Graffiti activists in Berlin turn Nazi symbols into art

Transforming hate into street art, Ibo Omari has an answer for hate.

By REUTERS
January 14, 2018 09:50
2 minute read.
Graffiti activists in Berlin turn Nazi symbols into art

Graffiti artist Ibo Omari poses for a portrait in his shop in Berlin, Germany August 18, 2017. . (photo credit: HANNIBAL HANSCHKE/REUTERS)

 
X

Dear Reader,
As you can imagine, more people are reading The Jerusalem Post than ever before. Nevertheless, traditional business models are no longer sustainable and high-quality publications, like ours, are being forced to look for new ways to keep going. Unlike many other news organizations, we have not put up a paywall. We want to keep our journalism open and accessible and be able to keep providing you with news and analyses from the frontlines of Israel, the Middle East and the Jewish World.

As one of our loyal readers, we ask you to be our partner.

For $5 a month you will receive access to the following:

  • A user experience almost completely free of ads
  • Access to our Premium Section
  • Content from the award-winning Jerusalem Report and our monthly magazine to learn Hebrew - Ivrit
  • A brand new ePaper featuring the daily newspaper as it appears in print in Israel

Help us grow and continue telling Israel’s story to the world.

Thank you,

Ronit Hasin-Hochman, CEO, Jerusalem Post Group
Yaakov Katz, Editor-in-Chief

UPGRADE YOUR JPOST EXPERIENCE FOR 5$ PER MONTH Show me later Don't show it again

BERLIN  - Horrified at the sight of swastikas scrawled on walls, children’s playgrounds and building sites, a group of graffiti artists in Berlin is transforming the Nazi symbols into colorful artwork such as flowers, cars and animals.


The swastika, which was adopted by Adolf Hitler’s Nazi party, is banned in Germany, where right-wing sentiment has risen due to an influx of more than a million migrants in the last two years.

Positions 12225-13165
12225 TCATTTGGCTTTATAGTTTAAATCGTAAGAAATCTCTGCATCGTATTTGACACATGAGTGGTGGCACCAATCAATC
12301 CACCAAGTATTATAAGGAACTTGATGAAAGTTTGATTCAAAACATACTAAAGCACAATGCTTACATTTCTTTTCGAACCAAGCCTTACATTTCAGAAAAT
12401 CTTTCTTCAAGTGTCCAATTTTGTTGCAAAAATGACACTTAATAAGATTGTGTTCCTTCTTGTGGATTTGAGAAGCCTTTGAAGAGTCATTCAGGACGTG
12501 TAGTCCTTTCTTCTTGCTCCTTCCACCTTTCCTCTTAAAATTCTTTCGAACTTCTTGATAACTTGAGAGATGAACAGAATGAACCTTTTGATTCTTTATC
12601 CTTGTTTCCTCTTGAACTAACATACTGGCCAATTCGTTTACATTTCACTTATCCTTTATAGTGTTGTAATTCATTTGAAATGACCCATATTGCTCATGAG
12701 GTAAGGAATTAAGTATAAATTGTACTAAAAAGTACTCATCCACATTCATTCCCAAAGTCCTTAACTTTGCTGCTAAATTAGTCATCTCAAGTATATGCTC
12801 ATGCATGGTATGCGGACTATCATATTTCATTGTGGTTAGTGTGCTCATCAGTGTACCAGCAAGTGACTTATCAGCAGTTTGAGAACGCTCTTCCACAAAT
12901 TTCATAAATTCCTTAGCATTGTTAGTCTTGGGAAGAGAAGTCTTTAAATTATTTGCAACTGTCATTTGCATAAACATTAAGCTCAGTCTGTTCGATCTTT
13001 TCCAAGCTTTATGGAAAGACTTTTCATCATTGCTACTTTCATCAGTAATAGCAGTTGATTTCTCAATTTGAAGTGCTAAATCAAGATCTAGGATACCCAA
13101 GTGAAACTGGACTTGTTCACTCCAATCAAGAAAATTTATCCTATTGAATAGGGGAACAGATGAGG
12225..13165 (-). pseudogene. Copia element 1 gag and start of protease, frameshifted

Be the first to know - Join our Facebook page.


Ibo Omari, who runs a graffiti shop and ‘The Cultural Heirs’ youth club, encourages young people to look out for swastikas in their local area and then creatively paint over them - after getting permission from whoever owns the defaced property.

“It was important to spur young people into action and to encourage them to take responsibility so they don’t just ignorantly walk past such symbols of hatred,” Omari told Reuters. “It offends the whole neighborhood if someone in our midst paints swastikas in a children’s playground and I take it personally,” the 37-year-old said, adding that they also wanted to show graffiti had nothing to do with racism.

Omari and ‘The Cultural Heirs’ decided the best way to respond was “with humor and love” so they came up with designs such as rabbits, birds and a Rubik’s Cube to cover swastikas. Sketching potential designs during a graffiti workshop in Omari’s shop, 16-year-old Philip Keilholz said he got involved as racism had no place in the cosmopolitan German capital.

“When tourists come to Berlin and look at a wall and see a swastika, they’ll think: ‘What’s going on here? There are Nazis everywhere!’ And we don’t want that,” he said. “An artistic symbol obviously looks much nicer than an ugly message and then people walk through the city with a smile on their faces,” he added.

The group has already transformed around 25 swastikas and their ‘PaintBack’ initiative has been copied by people in other cities including Hamburg, Kiel and Bremen. Omari was shocked into starting the project in 2015 when a man came into his shop to get some cans of spray paint to cover a swastika in a park where he had been playing with his son.



Two weeks later Omari heard about swastikas painted in a skate park. “I felt like I was in the wrong film,” said Omari. “There has been a shift towards the right in Germany and not just in Germany but in Europe overall ... so it’s important to nail your colors to the mast.”

Related Content

Congress
August 16, 2018
Congressional candidate who called Israel ‘apartheid regime,’ wins primary

By RON KAMPEAS/JTA